Almost a century ago, the first science city in the USSR was founded not far from Leningrad (now St. Petersburg) in the village of Koltushi. It was a place where researchers could live and work side by side, dealing with the most pressing issues of that time. This town was purpose-built for the Institute of Physiology, which was newly established at the initiative of the Nobel Prize laureate Ivan Pavlov.
Now, this town is home to the Memorial Museum Estate of Academician I.P. Pavlov, located on the site of a former laboratory – a masterpiece of early Soviet constructivist architecture. For several years, Pavlov lived on the second floor of the building and worked in the laboratory on the first. After his death, some of the rooms were turned into a museum and some remained in use for scientific experiments.
Today, the entire building is a museum that popularizes science and the legacy of the first Soviet physiologists. Last year, the New Anthropology project was launched on the first floor of this building.
Now it is planned to reorganize the second floor, where the belongings of Pavlov and his students have been preserved. A group of artists – who also contributed to the competition and the implementation of the New Anthropology project – visited Koltushi to discuss the concept of the new exposition.
“The Museum now occupies 80 out of 350 square meters on the second floor,” says Irina Aktuganova, curator of the project and professor of ITMO’s Science Communication Master's program. “Almost a century has passed since Pavlov died – in that time, physiology continued developing, a Pavlov-inspired school of thought was formed, and many important scientists were its followers. That’s why we decided to create a museum that would reflect the most important milestones in this school’s development. We will strive to ensure that it is not a simple memorial museum that joylessly explains how someone was born, got married, and did something. Our task is to convey the atmosphere in which the school formed and scientists worked and lived alongside each other in Russia’s first science city”.
From evolutionary physiology to space medicine
Leon Orbeli holds a special place among the representatives of the Pavlov school.
“He was the successor of Pavlov's ideas and had his own scientific vision,” says Larisa Andreeva, head of the Memorial Museum. “Orbeli left his mark in science and founded the largest (after Pavlov’s) physiological school. His credo was evolutionary physiology and he also continued to implement the methods proposed by Pavlov in the study of higher nervous activity.”
The new exhibition will shine light on Orbeli's work at the Institute and his experiments in the field of evolutionary physiology. Equal attention will be paid to the subsequent years of the institute's life, including its contribution to the Soviet space program.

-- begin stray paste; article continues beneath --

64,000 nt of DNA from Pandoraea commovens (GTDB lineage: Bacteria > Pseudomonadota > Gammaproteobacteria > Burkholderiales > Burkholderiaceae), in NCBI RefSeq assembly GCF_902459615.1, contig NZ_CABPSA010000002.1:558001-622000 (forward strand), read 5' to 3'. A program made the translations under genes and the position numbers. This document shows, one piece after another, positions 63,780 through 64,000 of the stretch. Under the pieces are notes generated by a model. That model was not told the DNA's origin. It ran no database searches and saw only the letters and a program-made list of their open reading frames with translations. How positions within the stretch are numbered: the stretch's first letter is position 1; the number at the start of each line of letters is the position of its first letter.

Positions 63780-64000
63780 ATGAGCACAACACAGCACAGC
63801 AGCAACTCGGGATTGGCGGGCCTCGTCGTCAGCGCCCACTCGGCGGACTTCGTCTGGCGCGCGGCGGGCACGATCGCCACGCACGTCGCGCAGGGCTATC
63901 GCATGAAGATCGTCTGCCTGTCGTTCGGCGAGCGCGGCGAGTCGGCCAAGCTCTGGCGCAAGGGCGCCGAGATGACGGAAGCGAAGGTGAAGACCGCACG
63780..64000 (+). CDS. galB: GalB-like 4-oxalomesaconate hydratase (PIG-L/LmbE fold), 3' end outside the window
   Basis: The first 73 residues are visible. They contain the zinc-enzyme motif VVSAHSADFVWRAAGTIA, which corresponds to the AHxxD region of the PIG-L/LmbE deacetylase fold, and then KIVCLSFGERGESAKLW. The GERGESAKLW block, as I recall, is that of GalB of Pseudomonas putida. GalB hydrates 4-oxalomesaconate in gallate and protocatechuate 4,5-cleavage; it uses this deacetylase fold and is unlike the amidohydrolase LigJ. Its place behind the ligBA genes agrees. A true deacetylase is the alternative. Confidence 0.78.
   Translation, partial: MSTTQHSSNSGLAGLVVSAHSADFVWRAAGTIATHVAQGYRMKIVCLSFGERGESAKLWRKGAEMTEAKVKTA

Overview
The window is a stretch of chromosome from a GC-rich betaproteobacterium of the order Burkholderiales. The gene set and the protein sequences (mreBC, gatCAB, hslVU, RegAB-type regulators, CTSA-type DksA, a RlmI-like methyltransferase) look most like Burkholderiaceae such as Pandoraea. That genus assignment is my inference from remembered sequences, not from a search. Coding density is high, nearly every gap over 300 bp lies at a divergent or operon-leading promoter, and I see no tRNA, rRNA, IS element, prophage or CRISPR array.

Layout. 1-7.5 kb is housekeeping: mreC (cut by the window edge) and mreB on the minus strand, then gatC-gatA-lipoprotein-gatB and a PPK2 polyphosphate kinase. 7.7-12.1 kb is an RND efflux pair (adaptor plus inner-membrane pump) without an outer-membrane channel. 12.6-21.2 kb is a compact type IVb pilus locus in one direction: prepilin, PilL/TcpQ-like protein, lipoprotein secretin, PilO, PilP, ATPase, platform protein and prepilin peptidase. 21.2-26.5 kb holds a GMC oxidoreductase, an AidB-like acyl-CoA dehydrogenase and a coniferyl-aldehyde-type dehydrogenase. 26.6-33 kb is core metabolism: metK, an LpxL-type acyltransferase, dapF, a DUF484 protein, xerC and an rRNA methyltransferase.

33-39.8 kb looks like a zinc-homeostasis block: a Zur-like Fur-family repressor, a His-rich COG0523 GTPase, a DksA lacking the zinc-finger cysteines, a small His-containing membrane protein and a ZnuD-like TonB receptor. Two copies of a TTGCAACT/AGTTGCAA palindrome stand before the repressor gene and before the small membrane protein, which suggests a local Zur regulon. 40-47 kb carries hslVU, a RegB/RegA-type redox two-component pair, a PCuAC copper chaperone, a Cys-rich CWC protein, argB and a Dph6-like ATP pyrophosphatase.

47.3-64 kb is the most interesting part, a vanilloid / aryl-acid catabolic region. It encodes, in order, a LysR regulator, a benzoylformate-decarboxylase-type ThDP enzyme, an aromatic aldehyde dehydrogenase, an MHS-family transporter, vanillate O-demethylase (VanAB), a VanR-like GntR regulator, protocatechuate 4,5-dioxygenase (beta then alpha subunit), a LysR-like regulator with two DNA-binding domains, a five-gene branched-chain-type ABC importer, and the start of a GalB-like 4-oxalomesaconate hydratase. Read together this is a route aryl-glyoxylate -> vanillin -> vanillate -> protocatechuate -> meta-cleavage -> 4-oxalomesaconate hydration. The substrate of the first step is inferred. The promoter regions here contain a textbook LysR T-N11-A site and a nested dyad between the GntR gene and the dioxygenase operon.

“The exposition will cover the school of genetics: Lobashev, Ponomareva, and Lopatin”, adds Larisa Andreeva. “There will also be the era of Chernigovskii. It is mainly associated with space medicine and the works of Alexander Ugolev – the founder of space gastroenterology and creator of space food for cosmonauts."
Look back through the lens of modern perspective
The artists will have to figure out how to maintain a balance between the historical environment with its authenticity – the scientists’ furniture, typewriters, equipment, and musical instruments – and new technologies. Even the first discussion of general vectors for the development of the exposition lasted more than two hours.
“The development of the museum will follow a new path. It will not tell a linear story about the development of science but present a story about life, the birth of creative ideas, and the importance of science cities. This will be reflected in some way with the help of new technologies while preserving the aura inherent in this place”, says Lyudmila Belova, an artist and project participant.
Media artist Yuri Didevich, also a member of the artistic team, notes that one of the prospective technologies is the restoration and enhancement of the quality of archive photographs and video with the use of neural networks.
“It affects our perception,” he explains. “We perceive archival media like a cartoon, as something non-living. It happened, but we can’t relate it to our lives because we perceive reality in a different manner. When you see an archival video or photo modified by modern technologies, in particular neural networks, you understand that it is about real people. The barrier created by the imperfection of media technologies is erased and you start to perceive the objects that are presented in a slightly different way. It can be used here as a kind of portal connecting the past with the present.”
Experience in scientific communication
ITMO University students of the Science Communication Master’s program also took part in the discussion of the new project. They were able to observe in real time how a new exposition was born.
“We spent the entire last semester on Zoom for obvious reasons,” explains Irina Aktuganova. “The students came up with their projects, but speculatively. I thought it would be a good experience for them to see how the design of a science museum really starts.”
“Such tours let you find out how it actually happens from the inside – not in theory, but in real life,” says Ksenia Navolotskaya, a student of ITMO’s Science Communication Master’s program. “We saw how the Institute and the Museum tell the artists about what happened here and what research was carried out. It also forms a vision of how artists build off this knowledge to develop a new exposition.”
The work on the new exposition will take nine months – its opening is planned to occur before June 1, 2021. ITMO University students interested in this project are welcome to participate.